When Peter urges us not to ignore the “riches of tradition,” and that we should learn to “treasure those riches, all of them,” does he really mean all of them? Or does he mean just those things which actually are riches, buried under mountains of refuse and idolatrous offal? If he means only those things that actually are riches, as opposed to pretend riches, then we need a scholastic and very Protestant hermeneutic that will enable us to sort through a pile like that. But here is the odd thing. That work has already been done. It was done on… Read more »
“The truth is, none of us can understand the New Testament without outside references. At the very least, there is the issue of someone finding the manuscripts for us, and figuring out which manuscripts are the “best” ones. Then they have to examine history to figure out what words mean. Sometimes, even when they examine history and know what the words mean, it takes more work to find out what they meant to 1st-century followers of Jesus Christ, who were sometimes Jews and sometimes Gentiles. Then there is the amazing work of interpreting and applying what that means for us,… Read more »
So I’m guessing that you walk out of Pocatello, pick up a greek manuscript (from where?) and pray over it until God reveals the meaning of the words to you? I’m not sure how you’re getting around the need for translators and the understanding of cultural context, or how you differ the historical study and theological work required for those tasks from any other expositor of Scripture. There are no hard lines between the work to understand the meanings of Greek words and the work to understand the cultural context of those words and the work to understand what the… Read more »
Goodness. Where did I attribute infallibility to the Reformers? Or where did Pastor Wilson, for that matter? It would be an easy position to argue against if we had said it, but we didn’t. What you say in your second-to-last paragraph is what I was trying to communicate: the basic Gospel is perspicacious to even the most casual, least theologically informed reader. And this is one area where the Reformers definitely had it right: they got rid of a lot of stuff that had been added on to that basic Gospel, obscuring and poisoning it. A lot of that was… Read more »
I’m not sure you’re reading my words extremely carefully. You seem to have attributed several things to me which I do not believe, and missed certain points which I did in fact argue. I had to go off of the fact that you had found something wrong in my statement, specifically in the part of it that you quoted, and accused me of denying the perspicacity of Scripture. My response was built off of the assumption that you were making an argument that disputed what I had said on that basis. And while you’ve moved the meaning of perspicacious a… Read more »
Jonathan wrote: I, personally, would suggest that the Catholic Church of the 16th century is not the Catholic Church of the 21st century and shouldn’t be treated similarly, that the protestant church fathers’ lack of exposure to Orthodoxy was a serious limitation in the development of their understanding of church tradition, history, and ecumenism, that they had a serious lack of understanding of the context of 1st-century Judaism and Christianity both which led them to make significant errors at key points, and they were captured by the early stages of the “modern” philosophical understanding, which was less the pointer to… Read more »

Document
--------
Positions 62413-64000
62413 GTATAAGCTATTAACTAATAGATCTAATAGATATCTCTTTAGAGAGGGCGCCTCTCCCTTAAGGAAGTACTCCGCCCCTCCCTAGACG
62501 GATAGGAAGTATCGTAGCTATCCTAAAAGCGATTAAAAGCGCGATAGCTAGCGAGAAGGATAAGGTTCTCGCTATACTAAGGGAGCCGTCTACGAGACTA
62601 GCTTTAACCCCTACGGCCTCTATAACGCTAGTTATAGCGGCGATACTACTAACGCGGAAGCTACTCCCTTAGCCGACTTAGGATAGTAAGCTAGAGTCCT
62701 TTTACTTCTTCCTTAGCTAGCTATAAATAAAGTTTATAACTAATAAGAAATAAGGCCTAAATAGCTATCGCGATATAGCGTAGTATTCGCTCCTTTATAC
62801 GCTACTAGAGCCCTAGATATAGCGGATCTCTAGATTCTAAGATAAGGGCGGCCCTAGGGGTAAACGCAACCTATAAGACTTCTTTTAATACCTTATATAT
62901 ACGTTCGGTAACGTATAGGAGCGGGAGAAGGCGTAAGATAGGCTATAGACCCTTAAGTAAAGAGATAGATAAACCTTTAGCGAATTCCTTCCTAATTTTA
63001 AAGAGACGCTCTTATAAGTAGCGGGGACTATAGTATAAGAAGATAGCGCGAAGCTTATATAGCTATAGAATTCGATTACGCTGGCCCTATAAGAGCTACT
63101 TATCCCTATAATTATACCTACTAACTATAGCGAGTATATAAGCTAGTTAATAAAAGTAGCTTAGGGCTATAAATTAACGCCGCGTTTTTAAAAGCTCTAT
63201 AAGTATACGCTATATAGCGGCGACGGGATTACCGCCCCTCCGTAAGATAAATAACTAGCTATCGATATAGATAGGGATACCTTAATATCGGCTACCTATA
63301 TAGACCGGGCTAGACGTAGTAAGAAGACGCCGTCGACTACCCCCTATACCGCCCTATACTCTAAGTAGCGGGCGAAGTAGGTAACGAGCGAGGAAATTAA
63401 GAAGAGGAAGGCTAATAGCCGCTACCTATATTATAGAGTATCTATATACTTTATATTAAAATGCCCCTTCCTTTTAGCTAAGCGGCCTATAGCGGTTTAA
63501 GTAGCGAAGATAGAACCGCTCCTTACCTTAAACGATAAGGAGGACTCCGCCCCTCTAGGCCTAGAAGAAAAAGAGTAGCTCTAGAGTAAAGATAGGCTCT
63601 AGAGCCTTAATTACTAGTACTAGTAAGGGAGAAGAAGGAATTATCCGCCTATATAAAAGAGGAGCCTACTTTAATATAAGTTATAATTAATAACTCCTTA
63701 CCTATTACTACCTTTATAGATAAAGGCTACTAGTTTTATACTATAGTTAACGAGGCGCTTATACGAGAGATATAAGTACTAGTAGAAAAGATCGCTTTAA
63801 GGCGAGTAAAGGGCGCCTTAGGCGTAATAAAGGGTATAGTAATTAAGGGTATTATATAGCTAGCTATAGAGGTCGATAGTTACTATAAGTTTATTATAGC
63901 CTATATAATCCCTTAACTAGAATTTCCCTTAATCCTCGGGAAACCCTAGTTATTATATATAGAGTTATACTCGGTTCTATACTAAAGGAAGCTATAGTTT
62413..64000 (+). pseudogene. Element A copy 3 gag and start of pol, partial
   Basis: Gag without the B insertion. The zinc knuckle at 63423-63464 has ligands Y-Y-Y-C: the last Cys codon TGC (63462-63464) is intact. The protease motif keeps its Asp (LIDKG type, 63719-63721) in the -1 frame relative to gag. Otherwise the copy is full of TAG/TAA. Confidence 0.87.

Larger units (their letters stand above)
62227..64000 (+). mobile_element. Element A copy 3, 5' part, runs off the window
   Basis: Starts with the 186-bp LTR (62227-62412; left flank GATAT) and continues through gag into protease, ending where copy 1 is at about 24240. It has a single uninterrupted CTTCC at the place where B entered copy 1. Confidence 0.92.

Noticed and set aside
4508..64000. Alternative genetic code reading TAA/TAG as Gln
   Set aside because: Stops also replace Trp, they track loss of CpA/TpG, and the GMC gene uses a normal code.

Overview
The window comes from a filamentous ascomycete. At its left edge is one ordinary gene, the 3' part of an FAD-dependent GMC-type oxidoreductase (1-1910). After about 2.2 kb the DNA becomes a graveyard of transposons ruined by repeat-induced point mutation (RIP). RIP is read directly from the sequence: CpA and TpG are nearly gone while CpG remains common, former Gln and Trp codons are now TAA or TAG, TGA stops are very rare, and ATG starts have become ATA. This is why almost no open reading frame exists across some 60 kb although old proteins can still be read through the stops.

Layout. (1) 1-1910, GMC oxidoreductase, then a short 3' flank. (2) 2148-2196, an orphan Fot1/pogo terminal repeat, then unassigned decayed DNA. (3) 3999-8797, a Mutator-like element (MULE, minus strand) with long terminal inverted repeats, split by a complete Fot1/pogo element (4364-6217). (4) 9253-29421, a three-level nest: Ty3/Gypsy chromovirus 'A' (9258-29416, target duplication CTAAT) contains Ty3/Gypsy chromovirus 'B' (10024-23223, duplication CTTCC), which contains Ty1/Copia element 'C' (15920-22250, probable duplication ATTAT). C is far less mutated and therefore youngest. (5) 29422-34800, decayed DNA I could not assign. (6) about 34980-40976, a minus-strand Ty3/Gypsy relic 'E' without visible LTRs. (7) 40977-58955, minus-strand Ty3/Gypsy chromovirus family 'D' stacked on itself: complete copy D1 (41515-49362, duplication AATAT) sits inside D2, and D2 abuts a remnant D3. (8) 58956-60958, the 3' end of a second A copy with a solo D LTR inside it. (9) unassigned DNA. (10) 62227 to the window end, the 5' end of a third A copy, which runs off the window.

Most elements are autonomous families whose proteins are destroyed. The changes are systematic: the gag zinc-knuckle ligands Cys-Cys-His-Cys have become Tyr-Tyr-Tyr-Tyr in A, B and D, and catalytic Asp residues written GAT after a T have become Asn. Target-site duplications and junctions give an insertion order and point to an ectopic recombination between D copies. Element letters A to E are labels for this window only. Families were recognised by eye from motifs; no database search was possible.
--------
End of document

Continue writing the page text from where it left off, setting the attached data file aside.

I’m not trying to “poop on the Reformers”. I’m suggesting they be assigned their appropriate place as theologians of a particular era who contributed to a 2,000-year-old discussion, which has kept going for 400 years since their contribution. (And, in fact, with the Anabaptists and the Catholics and the Orthodox, was also continuing in different directions even within their time.) And of course I was trying to be vague. I’m not trying to insult them or any particular dogma right now. I’m simply trying to suggest that placing them first and foremost is not the best way to go about… Read more »
Just a semantic note: scripture is perspicuous, not perspicacious. Perspicuity is a property of the thing being understood, perspicacity is a property of a person achieving understanding.
I realize Carson used it that way first; I’m just putting here for no particular reason.
And if you could now persuade the world to distinguish correctly between nauseous and nauseated, I will be happy.
Two hereticks going at it. Should be interesting.
Pastor Wilson. If a prodastant church makes you become re-baptized in order to join isn’t that a very real one true church mentality? Most anabaptist church do this. As a peodobaptist who believe in one faith and one baptism I believe that the vast majority of prodistant churches act as they are the one true church by the practice of insisting that new members get rebatized. You said, “A handful of splinter Protestant sectarian groups do think that way, but the vast mainstream of Protestant churches do not.” in reference to prodostant churches suffering from one true churchism. Correct me… Read more »
I know that Baptists insist on this, as does Church of Christ, Assemblies of God, and most other Pentecostal groups. I think it is partly the immersion issue and partly the not recognizing baptisms performed before the person reached an age to make a commitment to Christ.
That is correct. It is not a matter of “only our church is the church” thinking, it is the understanding that as an outward sign of inward conversion a valid baptism can only follow conscious and professed faith. There may well be some denominations that will only accept baptisms performed within one of their congregations, and possibly there might be some independent congregations that only accept a baptism they perform, but these are outside the mainstream of credobaptists.
Well said, thanks JohnM!
As much as I love getting in debate on a sub-chats about the sacrament of baptism, I think I’ll pass. I think it’s safe to assume (having been taught by both of them) that Doug and Peter would not agree on your definition of baptism. I certainly don’t. I laid out the argument that if Doug denies that baptism is an outward sign of an inward conversion that must then be followed by a conscious profession of faith but rather he would confirm that it is a sign and a seal of the covenant (holding more in line with the… Read more »
I’ve never read anything by Chesterton. Can you recommend a first read?